That said, you do need to know a couple of things before you decide to raise shrimps. First of all, some species are prone to cannibalism, so it’s best to stick with one type of shrimp and avoid mixing them.
Secondly, 1-gallon tanks are great for small-sized species, such as the cherry shrimp. However, be aware that they can grow larger than 1 inch, so you’ll have to move them to a bigger tank if they outgrow 1 gallon.
The aquarium plants you might choose to house in your aquarium should also be taken into consideration. Any omnivorous shrimp might choose to skip the meal you offer them in place of the greenery, especially if you don’t feed them high-quality food.
2. Hermit Crabs
Hermit crabs are another great substitute for putting fish in a one-gallon tank. They’re very interesting and social animals that enjoy exploring their environment and can even be trained to do tricks.
As a good side benefit, they virtually never require maintenance beyond feeding and cleaning. Just vacuum or remove their waste once a week, at the very least. They have very little pollution potential you can add two or three to a tank.
They are also more animated than snails, and you can even observe interesting behavior, particularly when they attempt to fit themselves into the shells they discovered.
Since hermit crabs like to take up residence in shells they find, you can even add some cute “homes” for them to live on, and they will move into their new houses without fuss.
Snails can be a tricky topic when talking about one-gallon tanks, mostly because there’s such a huge variety of them.
While tame, medium-sized snails like nerites or assassin snails can be raised in a tank; other varieties present more complications. Even assassin snails, although perfect in aesthetics and behavior, need other snails to prey upon, so you will need to provide them it a constant supply of prey.
Smaller snails, such as ramshorns, can breed very quickly and overrun your small one-gallon tank, while apple snails might grow too big for such a small environment.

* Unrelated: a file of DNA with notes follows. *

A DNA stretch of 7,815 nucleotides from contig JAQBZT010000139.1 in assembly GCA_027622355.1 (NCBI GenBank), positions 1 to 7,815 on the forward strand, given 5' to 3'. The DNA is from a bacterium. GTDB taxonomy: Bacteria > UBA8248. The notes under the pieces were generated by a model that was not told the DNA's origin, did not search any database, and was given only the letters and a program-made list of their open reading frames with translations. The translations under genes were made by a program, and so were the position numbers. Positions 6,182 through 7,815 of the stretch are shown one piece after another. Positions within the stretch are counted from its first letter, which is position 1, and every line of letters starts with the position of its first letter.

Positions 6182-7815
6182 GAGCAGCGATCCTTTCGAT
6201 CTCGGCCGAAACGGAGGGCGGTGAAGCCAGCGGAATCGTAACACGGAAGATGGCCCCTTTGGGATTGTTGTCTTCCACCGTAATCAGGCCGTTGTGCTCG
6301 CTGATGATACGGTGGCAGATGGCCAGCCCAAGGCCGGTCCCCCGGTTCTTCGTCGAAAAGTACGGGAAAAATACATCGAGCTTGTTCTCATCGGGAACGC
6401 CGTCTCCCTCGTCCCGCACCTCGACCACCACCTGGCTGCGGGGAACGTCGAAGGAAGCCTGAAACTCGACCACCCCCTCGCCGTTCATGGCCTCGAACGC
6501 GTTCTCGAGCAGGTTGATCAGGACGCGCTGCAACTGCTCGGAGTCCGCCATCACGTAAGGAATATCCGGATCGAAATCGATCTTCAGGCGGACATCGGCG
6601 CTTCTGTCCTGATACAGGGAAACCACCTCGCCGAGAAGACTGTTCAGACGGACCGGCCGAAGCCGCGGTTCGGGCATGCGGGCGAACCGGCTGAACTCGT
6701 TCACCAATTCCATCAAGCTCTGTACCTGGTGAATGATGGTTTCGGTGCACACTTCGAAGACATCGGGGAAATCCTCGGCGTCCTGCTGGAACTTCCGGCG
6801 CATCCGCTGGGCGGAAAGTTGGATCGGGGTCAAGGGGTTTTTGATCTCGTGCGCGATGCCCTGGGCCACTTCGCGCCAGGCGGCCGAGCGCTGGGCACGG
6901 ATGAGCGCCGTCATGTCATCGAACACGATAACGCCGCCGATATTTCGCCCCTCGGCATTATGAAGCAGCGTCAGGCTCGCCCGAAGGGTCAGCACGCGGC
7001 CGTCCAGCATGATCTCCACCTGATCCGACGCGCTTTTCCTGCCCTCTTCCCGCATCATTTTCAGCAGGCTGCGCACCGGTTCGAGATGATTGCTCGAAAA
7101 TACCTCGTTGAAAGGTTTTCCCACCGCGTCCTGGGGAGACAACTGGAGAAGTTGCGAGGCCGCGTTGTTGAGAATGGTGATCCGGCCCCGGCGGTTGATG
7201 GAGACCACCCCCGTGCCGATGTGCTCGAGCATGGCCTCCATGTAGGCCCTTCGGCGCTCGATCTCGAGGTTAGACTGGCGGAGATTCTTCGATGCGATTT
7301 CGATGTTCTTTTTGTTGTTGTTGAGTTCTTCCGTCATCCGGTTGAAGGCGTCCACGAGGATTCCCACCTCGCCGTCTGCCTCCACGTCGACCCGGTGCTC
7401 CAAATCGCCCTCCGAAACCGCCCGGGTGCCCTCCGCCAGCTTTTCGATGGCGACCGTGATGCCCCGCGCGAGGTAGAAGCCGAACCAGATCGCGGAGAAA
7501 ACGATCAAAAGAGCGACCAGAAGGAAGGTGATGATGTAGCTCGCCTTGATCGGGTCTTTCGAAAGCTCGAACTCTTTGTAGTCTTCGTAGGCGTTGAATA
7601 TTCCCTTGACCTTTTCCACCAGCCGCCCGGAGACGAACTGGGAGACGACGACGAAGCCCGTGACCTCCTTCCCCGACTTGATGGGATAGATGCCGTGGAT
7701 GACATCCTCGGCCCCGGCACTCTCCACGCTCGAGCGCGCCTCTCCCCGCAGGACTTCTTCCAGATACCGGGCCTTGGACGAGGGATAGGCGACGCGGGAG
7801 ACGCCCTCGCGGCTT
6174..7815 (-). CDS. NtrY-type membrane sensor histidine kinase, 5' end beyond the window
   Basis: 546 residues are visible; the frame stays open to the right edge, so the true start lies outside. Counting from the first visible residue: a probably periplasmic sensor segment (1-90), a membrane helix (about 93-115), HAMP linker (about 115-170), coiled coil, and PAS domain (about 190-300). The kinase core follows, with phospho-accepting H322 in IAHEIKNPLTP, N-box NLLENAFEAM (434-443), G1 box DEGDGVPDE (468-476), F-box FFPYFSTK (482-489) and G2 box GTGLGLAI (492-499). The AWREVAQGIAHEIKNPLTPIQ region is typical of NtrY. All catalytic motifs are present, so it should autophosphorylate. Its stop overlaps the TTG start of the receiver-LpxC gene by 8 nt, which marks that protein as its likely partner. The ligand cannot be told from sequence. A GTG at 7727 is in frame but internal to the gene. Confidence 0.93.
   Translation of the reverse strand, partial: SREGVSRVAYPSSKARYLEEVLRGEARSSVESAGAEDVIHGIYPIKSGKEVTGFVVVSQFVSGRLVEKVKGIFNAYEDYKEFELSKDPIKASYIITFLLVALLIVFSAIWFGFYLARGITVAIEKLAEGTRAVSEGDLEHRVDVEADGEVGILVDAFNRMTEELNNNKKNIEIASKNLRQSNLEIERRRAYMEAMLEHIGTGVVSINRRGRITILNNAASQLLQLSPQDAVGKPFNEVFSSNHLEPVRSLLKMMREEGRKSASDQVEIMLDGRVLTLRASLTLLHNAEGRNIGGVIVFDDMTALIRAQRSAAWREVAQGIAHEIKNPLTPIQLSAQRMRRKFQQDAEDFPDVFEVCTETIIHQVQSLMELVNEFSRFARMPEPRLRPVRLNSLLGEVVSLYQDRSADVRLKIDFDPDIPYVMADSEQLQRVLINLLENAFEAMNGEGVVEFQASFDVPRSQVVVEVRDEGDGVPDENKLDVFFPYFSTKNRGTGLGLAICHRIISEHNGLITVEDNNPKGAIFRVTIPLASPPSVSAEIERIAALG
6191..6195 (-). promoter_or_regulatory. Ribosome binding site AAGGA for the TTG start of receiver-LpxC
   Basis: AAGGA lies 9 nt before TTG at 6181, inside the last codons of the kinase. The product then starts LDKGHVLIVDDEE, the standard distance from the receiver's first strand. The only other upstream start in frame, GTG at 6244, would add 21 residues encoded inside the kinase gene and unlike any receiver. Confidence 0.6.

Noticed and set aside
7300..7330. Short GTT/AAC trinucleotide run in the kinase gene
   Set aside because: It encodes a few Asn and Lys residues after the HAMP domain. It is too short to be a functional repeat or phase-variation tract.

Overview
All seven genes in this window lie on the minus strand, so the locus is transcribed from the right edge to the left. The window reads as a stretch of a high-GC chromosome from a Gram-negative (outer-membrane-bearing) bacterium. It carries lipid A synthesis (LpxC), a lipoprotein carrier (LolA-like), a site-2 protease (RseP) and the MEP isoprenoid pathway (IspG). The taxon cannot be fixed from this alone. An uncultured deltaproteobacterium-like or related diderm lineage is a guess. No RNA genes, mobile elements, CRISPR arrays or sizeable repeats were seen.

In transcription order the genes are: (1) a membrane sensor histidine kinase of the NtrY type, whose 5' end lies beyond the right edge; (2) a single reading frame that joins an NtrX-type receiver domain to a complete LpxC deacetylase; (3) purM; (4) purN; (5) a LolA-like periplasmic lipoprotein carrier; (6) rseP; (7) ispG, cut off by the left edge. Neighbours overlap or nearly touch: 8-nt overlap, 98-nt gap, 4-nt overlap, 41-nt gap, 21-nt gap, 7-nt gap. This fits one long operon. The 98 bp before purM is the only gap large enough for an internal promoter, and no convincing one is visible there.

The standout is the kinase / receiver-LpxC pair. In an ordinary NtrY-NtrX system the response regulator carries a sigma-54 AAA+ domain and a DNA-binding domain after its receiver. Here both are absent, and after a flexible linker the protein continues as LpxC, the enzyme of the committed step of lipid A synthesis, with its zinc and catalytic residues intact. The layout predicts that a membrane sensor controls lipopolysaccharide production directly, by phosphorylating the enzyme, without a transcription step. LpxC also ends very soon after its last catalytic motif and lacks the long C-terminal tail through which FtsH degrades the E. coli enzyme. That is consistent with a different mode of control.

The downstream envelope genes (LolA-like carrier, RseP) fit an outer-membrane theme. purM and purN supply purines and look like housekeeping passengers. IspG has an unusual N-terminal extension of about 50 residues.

As long as you stick to medium-sized snails that don’t reproduce too much, snails can be an entertaining addition to any compact aquarium.
4. Sea Monkeys
Sea monkeys are a type of brine shrimp that are sold as novelty pets, which can make for a great addition to a one-gallon tank.
They’re named for their monkey-like appearance and the fact that they live in saltwater. Sea monkeys are a type of crustacean, and they are typically sold in a dehydrated state.
When water is added, the sea monkeys will hatch and begin to swim around in the water. They are easy to care for and can provide hours of entertainment, making them a popular choice for children.
If you have other aquariums, you can raise sea monkeys in a one-gallon tank and use them to feed live food to freshwater aquariums. As long as you don’t include seawater when you add sea monkeys to your freshwater aquarium, your fish will feast on the little critters.
Best Small Fish For One-Gallon Fish Tanks: Short Term
Guppies are a small and hardy species that rarely grow past 2 inches. They can tolerate a vast range of water parameters and this makes them ideal for temporarily habiting a 1-gallon tank.
The small tank situation is not ideal for longer stays of more than a few days. Only put the guppies in the one-gallon tank if you are planning on putting them in a bigger tank later on.
Guppies are active swimmers, so they need a lot of space. Plus, since they’re schooling fish (2 -3 groups of guppies in one gallon), they prefer the company of many other guppies, or else they will feel stressed and get sick.
Guppies are also heavy polluters that emit waste all the time, requiring a strong filtration system that you can’t reliably install in a small tank.
This means a breeding setup connecting the one-gallon tank to a much bigger one is needed to ensure the water quality stays optimal. You cannot have guppies in a separate one-gallon tank for long – it lacks a well-connected filtrations system.
Is a 1-gallon aquarium good enough to maintain a betta? This is one of the most common questions regarding small tanks since most of the buyers want to keep a betta fish.